Now that it’s daylight longer each day than it’s dark at night, anticipation turn to spring, which for Alaska means snowmelt, mud, potholes and of course river ice break-up. For many purposes when we talk about “snowpack” through the climate lens we are talking about how much water is stored the snowpack itself, in jargon terms the “snow water equivalent”. So take a sample of snow, melt it, and measure the water: that’s snow water equivalent (SWE). Usually that’s expressed in term of linear depth (per unit area), i.e. inches or centimeters, the same units as precipitation. In applications where the weight of the snow important, SWE is often expressed as a weight per unit area, e.g. pounds per square foot.
The USDA’s Natural Resources Conservation Service is the federal agency that does nearly all of the snowpack measurement work in Alaska through at network of automated stations (known as SNOTel, from “Snow Telemetry”), snow courses, which are predetermined transects where people, typically around the first of the month February to May take snow depth and SWE measurements, and historically at least, aerial makers, used for estimating snow depth from observers on low flying aircraft.
Some other organizations/agencies also make snowpack measurements, e.g. US Fish and Wildlife Service, hydropower operators, etc. but those observations are rarely made publicly available in near-real time (if ever). The National Weather Service previously made daily snowpack measurements at most of its offices but that work almost entirely ended by 2019.
Because the snow depth or amount of water in the snowpack varies greatly with even moderate differences in elevation or terrain aspect, when dealing with the distribution of snowpack on the landscape we nearly always express that relative to some long term baseline, e.g. current widely used baseline is the 1991-2020 median.
With that background, on to where things were at as of the end of March. Figure 1 shows the river drainage sub-basin (HUC-8) estimates of the percent of 1991-2020 median snowpack based on the NRCS observations. Note that off of the road system the estimates are often from only one or two observation sites. Based on this limited network we see that in most of these comparatively small areas the SWE is near to above median, and in some areas more than 150 percent of median. Only a couple of sub-basins of the south side of the Alaska Range show up with significant lower than median SWE.
The newest tool in the “snowpack toolbox” is from our workhorse climate analysis model, ERA5. This is independent of the in-situ measurements. This has been available for several years, but it’s only this season that the higher resolution ERA5-Land (10km horizontal grid) has become available in near real-time. Like the NRCS graphic, Fig. 2 shows the 1991-2020 percent of median SWE. The modeled values are in pretty good agreement with the actual observations, though of course this don’t have some of the detail that is available in the few areas where there are comparatively, a lot of observations, e.g. the greater Anchorage area. This product is very useful in filling out regions were there are no actual observations. For instance, this shows the well below median snowpack in the lower Yukon-Kuskokwim delta and western North Slope, region, or the unusually high snowpack in the upper Bristol Bay region, where in some years at the end of March there is little to no low elevation remaining. This “complete” picture is especially useful as input to pre-season wildfire planning as well as hydrological interests.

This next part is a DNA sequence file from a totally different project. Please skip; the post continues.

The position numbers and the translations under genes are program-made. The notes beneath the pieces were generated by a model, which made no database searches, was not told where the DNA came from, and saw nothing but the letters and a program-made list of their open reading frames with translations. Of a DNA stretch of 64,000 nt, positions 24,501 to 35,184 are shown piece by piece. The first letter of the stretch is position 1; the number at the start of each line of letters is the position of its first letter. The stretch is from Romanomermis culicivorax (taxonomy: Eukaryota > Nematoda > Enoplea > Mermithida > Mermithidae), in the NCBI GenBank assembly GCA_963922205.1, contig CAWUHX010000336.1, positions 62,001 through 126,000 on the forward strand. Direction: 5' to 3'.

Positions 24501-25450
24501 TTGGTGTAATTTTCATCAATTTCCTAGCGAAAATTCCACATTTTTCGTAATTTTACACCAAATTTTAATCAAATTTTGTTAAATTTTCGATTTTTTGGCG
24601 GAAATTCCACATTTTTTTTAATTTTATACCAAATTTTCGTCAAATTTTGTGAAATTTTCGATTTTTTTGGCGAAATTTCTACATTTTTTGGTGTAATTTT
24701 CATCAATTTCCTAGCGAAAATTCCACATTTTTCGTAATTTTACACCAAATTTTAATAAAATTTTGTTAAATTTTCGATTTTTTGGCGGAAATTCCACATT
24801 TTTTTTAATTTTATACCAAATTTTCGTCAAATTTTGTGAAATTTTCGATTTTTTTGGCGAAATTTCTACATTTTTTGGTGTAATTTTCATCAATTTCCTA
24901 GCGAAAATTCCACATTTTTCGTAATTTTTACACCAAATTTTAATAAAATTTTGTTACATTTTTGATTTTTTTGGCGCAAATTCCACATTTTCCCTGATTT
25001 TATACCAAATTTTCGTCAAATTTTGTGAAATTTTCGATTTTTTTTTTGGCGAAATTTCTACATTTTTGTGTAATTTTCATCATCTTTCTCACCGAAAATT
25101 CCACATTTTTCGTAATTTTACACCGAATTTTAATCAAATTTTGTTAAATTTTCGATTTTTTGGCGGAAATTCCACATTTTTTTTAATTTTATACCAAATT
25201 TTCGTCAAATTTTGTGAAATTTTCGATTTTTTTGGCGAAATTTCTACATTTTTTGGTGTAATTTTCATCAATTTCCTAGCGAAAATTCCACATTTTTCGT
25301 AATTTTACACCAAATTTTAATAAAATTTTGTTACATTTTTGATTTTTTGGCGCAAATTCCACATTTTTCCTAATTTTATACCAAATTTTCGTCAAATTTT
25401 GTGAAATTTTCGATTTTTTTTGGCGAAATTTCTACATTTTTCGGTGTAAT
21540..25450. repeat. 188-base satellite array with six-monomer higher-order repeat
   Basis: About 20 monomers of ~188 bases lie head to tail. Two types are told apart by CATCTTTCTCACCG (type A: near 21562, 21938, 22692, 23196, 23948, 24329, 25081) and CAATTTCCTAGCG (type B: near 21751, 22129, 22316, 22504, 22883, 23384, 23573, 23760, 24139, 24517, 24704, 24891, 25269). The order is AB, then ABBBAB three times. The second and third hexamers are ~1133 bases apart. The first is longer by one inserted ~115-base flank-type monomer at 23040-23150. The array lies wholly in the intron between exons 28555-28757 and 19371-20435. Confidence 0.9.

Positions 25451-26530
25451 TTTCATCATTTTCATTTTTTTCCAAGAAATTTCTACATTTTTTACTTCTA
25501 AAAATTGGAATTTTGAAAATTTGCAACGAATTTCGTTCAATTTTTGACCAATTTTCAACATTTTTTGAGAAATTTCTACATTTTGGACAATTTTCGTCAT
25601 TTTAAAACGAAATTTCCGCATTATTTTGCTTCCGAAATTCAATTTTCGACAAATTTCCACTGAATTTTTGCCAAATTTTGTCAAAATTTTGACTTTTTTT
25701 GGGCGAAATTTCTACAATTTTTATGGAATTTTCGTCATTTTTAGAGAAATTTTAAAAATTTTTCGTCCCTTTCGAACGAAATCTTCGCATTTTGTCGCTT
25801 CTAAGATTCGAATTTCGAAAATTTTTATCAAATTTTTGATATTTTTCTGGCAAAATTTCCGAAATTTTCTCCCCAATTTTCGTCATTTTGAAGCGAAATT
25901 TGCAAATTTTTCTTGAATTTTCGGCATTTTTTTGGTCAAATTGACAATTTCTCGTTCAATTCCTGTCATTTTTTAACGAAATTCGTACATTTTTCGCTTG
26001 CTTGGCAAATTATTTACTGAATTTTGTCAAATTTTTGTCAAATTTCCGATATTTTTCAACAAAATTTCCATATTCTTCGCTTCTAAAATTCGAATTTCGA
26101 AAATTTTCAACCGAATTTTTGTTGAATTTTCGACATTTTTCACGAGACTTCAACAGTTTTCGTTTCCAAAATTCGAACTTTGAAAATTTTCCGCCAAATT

Relative to 2022, snowpack is not quite as high in the Interior and especially in the headwaters region of the Yukon River from Whitehorse, YT southward. However, snowpack is near or even a bit higher than last year in the upper Kuskokwim region. In Southeast Alaska low elevation snow melt is well underway but in general higher elevation snowpack is near to above median.
For river break-up this year, overall this means that many rivers will have more than usual amount of water moving into them once temperatures warm-up. Whether that translates to significant flooding will depend of how rapidly temperatures warm the second half of April and first week of May and of course exactly where ice jams form. The current NWS Alaska-Pacific River Forecast Center’s Break-up Outlook is available here. And we’ll be doing our annual Alaska Center for Climate Assessment and Policy (ACCAP) webinar on Spring Break-up on April 18 at 10am AKDT. More information and free registration for the webinar here.
Thanks for maps and explanation. It seems that both Alaska and California have above average snowpack. I was wondering if Alaska got less snow because so much went to California.